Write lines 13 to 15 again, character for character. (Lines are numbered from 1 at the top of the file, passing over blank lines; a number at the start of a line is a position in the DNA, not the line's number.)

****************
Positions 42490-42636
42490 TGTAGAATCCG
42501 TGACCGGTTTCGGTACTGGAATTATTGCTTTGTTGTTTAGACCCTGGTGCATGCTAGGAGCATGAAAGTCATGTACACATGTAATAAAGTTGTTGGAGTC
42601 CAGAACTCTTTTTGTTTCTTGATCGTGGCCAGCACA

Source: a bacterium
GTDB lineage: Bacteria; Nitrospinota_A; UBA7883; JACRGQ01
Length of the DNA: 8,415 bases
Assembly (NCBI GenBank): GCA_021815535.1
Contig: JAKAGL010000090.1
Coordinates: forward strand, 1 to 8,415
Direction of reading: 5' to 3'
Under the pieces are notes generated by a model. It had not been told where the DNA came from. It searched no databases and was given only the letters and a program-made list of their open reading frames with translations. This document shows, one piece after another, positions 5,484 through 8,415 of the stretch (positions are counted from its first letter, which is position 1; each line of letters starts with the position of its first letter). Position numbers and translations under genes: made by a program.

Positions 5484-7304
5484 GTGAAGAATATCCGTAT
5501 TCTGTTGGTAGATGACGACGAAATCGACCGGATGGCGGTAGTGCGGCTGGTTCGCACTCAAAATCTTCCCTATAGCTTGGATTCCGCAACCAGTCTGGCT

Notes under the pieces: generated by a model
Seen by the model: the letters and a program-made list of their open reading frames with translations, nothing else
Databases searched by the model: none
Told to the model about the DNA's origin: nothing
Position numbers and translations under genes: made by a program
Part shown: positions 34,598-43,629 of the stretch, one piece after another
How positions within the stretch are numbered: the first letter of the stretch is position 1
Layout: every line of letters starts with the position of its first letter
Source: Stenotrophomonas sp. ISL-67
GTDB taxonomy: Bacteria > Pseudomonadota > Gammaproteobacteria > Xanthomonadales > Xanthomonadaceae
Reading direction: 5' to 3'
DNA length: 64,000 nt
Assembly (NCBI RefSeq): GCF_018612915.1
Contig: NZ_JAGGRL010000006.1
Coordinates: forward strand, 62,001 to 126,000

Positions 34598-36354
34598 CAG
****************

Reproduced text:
Positions 5484-7304
5484 GTGAAGAATATCCGTAT
5501 TCTGTTGGTAGATGACGACGAAATCGACCGGATGGCGGTAGTGCGGCTGGTTCGCACTCAAAATCTTCCCTATAGCTTGGATTCCGCAACCAGTCTGGCT